Every year a (relatively) large number of Red Hatters descend upon a town/city in Australia or New Zealand for This is a blog of my week and a brain dump of sessions I attended or feel would be of value to my colleagues at Red Hat and in the broader open source community.

As a nomadic and volunteer-run event, moves location each year around Australia and NZ, with a new team and a new focus. For 2016, the location was Geelong Australia from 1-5 February, with around 600 attendees from over 30 countries.

The conference runs over five days with a wide range of open source presentations, labs, and keynotes. This year, we had a number of local, regional, and international Red Hat presenters, more details of which can be found on the Red Hat Community page.

Unlike other more commercial Open Source conferences, keynotes are selected by the conference team and aim to inspire, rather than push the products or focus of the top-tier sponsors.

I highly recommend the session by Genevieve Bell, plus anyone with an interest in community will appreciate Jono Bacon's talk on Community 3.0. Jono is now a regular contributor to

Another highlight of this conference was the quality of the session recordings generated by the volunteer team using open source technologies (hdmi2usb)

With the breadth of content running across five sessions, hallway tracks, social events, and birds of a feather sessions it isn't an easy event to write up. I'll present a perspective on sessions I attended, or heard good feedback on and intend to catch up on video later. I also suggest taking a look at the blogs of Rodger Donaldson and Simon Lyall, who regularly attend LCA and provide a great deal of coverage of the conference, amongst others.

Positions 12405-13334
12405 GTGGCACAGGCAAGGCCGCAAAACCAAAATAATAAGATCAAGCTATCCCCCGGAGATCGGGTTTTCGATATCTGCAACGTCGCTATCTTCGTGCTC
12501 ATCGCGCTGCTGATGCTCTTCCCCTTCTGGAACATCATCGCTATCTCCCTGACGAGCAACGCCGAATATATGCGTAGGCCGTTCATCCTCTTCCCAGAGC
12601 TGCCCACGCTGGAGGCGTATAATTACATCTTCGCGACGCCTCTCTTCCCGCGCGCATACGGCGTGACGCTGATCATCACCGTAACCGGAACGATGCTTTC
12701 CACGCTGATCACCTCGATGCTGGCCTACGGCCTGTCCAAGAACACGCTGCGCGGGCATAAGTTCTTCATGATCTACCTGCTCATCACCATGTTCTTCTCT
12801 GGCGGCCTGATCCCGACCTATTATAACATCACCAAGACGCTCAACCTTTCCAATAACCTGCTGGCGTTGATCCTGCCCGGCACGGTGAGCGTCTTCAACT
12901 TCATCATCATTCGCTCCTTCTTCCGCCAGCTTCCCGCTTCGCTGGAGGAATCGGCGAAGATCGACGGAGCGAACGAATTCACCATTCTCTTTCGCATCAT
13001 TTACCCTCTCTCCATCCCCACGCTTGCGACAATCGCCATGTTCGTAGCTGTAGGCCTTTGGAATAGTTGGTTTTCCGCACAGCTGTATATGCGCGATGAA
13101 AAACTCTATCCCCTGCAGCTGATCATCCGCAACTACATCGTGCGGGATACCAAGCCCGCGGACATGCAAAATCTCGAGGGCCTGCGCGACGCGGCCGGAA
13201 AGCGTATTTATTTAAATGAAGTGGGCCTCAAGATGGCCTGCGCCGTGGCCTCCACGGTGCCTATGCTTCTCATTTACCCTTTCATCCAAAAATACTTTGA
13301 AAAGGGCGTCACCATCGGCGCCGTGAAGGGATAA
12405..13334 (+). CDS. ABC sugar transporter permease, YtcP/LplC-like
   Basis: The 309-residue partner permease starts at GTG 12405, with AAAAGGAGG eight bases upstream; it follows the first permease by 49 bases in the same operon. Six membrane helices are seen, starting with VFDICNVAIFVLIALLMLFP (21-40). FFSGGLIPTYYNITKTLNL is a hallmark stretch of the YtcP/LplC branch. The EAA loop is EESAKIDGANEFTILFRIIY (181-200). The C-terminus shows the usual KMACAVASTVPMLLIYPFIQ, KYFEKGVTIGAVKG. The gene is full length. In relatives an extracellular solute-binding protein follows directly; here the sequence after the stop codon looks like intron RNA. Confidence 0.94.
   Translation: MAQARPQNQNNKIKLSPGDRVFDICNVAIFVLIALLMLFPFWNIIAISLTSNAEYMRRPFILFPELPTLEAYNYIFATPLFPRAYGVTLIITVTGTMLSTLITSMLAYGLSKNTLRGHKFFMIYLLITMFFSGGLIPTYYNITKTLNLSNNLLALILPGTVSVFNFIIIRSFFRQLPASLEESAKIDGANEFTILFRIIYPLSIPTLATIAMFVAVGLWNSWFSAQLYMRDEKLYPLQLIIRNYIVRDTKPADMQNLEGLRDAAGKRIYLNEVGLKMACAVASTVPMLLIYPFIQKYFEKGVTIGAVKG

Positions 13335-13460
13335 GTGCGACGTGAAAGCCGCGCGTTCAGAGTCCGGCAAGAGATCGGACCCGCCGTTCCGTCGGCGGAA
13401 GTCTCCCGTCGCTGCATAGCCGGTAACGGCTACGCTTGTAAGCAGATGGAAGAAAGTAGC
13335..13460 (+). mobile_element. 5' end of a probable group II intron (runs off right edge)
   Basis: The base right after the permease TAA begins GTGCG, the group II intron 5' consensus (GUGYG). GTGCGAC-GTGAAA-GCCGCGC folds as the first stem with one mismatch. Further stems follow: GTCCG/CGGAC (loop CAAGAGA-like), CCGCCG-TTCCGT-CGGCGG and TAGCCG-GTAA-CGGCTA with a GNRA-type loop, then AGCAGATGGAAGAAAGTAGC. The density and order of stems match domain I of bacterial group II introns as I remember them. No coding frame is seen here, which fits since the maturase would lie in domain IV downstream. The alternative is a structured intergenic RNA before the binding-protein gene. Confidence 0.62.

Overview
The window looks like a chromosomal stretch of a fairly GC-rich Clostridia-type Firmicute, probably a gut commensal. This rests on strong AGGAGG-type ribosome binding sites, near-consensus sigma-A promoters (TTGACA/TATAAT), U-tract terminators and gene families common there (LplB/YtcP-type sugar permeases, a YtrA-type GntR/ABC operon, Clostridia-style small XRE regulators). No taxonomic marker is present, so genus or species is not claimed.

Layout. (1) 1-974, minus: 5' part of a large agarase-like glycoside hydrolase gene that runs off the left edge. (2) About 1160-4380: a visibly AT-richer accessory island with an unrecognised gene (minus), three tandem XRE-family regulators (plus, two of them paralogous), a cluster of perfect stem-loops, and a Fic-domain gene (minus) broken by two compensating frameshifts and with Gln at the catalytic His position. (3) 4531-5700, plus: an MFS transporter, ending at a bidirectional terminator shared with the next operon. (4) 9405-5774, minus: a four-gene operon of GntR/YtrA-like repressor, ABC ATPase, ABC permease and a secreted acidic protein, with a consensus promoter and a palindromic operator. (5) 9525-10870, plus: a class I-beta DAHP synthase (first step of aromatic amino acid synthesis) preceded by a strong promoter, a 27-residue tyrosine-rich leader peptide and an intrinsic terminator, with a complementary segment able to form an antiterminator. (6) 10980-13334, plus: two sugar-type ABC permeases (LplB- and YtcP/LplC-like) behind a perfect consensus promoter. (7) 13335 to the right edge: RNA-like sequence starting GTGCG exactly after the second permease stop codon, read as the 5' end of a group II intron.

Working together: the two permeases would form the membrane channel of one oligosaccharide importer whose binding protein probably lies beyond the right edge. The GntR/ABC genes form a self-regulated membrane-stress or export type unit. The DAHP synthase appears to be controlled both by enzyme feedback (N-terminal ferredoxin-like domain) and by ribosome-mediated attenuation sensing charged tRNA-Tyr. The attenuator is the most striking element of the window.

In addition, Jonathan Corbet from Linux Weekly News is a regular attendee and you'll find numerous articles over at LWN.

Day 0—Sunday 31st Jan

Bdale Garbeee photo There is a bit of an tradition that a newbie introduction session, plus a speaker briefing, are held on the Sunday afternoon before the conference. Normally Rusty Russell runs the newbie session but this year he was awaiting the arrival of his latest offspring, so Bdale Garbee and Hugh Blemings (the new Linux Australia President) stepped in.

Day 1—Monday 1st Feb

My personal focus was the "Open Cloud Symposium" in Costa Hall, where I was also speaking on ManageIQ that afternoon.

Casey West from Pivotal gave two talks that weren't Pivotal- or CloudFoundry-specific and I highly recommend them for anyone working around DevOps or containers.

The Live Migration of Containers session was a touch LXC/LXD-specific and several people wondered why you'd bother, given the service driven approach to container workloads.

Recommended Sessions I'll Catch Later

Special Mentions

Zac Dover photo Thanks to Zac Dover for running the Documentation Mini-Conf and the large number of Red Hatter's who attended from Brisbane. It helped to balance up the Rackspace presence in the room.

There was a new Open Source and Bio-informatics mini-conf this year that gathered a lot of interest, and I might try and catch some of their sessions on video at a later date, based on feedback.

Monday closed with the Linux Australia AGM, where their recent election results mean a 4:3 ratio in favor of females on the council (including my wife Cherie).

Day 2—Tuesday 2nd Feb

George Fong photo After an interesting keynote from George Fong, my focus was the System Administrator Mini-Conf, which has been running for over 10 years as part of LCA.

Mini-conf photo I was (un)lucky to be the opening speaker at the Sys Admin mini-conf, providing a re-work of an internal talk I gave at Red Hat Tech Exchange APAC last year

Tim Serong from SuSE gave a 101 session on Ceph, and I sadly missed Jamie Bainbridge's session on Network Performance Tuning which had terrific feedback. A special mention for Eric Burgueno from Plant and Food Research, a Red hat NZ Customer, who talked about his operational challenges.

Recommended Sessions I'll Catch Later

Special Mentions

  • The amazing Donna Benjamin ran a Community Leadership Summit with Jono Bacon in attendance